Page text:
Plaque ? Plaque is a soft, gooey substance that sticks to the teeth a bit like jam sticks to a spoon. Like the slime that clings to the bottom of a swimming pool, plaque is a type of biofilm. It contains large numbers of closely packed bacteria, components taken from saliva, and bits of food. Also in the mix are bacterial byproducts and white blood cells. Plaque grows when bacteria attach to the tooth and begin to multiply. Plaque starts forming right after a tooth is cleaned. Within an hour, there's enough to measure. As time goes on, the plaque thickens. Within two to six hours, the plaque teems with bacteria that can cause cavities and periodontal (gum) disease.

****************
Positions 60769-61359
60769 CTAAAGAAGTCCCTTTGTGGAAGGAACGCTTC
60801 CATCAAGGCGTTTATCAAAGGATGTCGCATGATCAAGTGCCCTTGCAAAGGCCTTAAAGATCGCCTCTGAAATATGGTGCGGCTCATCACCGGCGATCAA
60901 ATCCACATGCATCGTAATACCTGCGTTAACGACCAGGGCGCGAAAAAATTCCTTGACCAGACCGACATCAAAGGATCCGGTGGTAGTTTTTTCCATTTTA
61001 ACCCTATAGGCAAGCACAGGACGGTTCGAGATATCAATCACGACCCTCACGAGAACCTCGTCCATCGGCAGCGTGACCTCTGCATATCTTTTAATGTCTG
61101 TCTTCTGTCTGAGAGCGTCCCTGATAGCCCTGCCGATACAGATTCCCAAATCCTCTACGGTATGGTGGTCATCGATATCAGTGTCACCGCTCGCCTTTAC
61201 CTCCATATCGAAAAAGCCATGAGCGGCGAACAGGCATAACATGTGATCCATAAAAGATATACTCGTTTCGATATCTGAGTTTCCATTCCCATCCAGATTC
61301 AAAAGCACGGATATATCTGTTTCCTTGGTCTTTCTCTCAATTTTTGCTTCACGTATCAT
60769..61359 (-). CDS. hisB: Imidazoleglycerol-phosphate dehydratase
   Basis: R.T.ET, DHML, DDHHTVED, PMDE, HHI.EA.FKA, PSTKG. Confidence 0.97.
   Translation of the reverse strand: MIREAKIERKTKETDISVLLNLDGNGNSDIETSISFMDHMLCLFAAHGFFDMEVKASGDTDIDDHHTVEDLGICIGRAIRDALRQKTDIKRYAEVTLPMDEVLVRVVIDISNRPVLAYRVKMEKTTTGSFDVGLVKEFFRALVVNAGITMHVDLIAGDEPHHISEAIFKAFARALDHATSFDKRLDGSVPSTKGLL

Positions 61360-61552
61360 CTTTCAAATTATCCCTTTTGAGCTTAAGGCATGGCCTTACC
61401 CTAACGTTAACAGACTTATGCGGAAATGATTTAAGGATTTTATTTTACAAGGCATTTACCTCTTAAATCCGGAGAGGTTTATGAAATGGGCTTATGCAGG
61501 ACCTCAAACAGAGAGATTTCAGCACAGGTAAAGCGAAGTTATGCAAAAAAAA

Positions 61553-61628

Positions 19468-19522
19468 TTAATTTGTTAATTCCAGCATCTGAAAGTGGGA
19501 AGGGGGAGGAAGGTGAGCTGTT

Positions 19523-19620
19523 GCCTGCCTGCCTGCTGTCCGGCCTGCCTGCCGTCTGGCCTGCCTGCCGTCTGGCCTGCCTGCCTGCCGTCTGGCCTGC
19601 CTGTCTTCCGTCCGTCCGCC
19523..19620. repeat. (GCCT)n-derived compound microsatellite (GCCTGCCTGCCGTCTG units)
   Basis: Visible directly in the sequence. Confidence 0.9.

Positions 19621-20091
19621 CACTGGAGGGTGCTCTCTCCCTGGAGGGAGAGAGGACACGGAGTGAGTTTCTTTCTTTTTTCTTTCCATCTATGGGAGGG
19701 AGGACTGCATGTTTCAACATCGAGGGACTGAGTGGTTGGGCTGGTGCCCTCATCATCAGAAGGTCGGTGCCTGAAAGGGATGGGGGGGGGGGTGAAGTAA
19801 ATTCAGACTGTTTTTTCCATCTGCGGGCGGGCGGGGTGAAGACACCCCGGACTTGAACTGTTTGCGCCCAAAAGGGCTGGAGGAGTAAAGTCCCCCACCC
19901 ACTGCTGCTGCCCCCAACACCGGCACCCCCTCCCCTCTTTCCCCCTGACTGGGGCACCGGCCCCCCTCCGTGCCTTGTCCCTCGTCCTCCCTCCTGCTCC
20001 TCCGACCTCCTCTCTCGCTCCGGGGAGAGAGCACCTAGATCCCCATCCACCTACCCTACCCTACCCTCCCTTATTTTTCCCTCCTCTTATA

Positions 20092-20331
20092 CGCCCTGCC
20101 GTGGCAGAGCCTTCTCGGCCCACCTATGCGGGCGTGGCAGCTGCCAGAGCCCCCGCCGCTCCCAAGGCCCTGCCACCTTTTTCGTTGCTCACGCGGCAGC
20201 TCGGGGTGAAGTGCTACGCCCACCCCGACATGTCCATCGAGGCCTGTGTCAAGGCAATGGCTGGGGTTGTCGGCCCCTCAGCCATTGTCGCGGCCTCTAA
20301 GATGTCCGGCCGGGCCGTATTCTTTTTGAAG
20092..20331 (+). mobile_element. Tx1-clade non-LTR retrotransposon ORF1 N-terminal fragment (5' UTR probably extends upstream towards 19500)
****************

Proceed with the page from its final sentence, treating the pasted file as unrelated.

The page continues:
Calculus ? If left alone long enough, plaque absorbs minerals from saliva. These minerals form crystals and harden into calculus. Then new plaque forms on top of existing calculus. This new layer can also become hard.

Bacteria ? We have many types of bacteria in our mouths. Some bacteria are good; they help control destructive bacteria. When it comes to decay, Streptococcus mutans and Lactobacilli are the bacteria that cause the most damage to teeth.

How Your Teeth Decay
The bacteria in your mouth need food to live and multiply. When you eat sugary foods, or even starches such as rice, the bacteria use them as food, too. The bacteria then produce acids that can dissolve tooth enamel (outer layer of the tooth).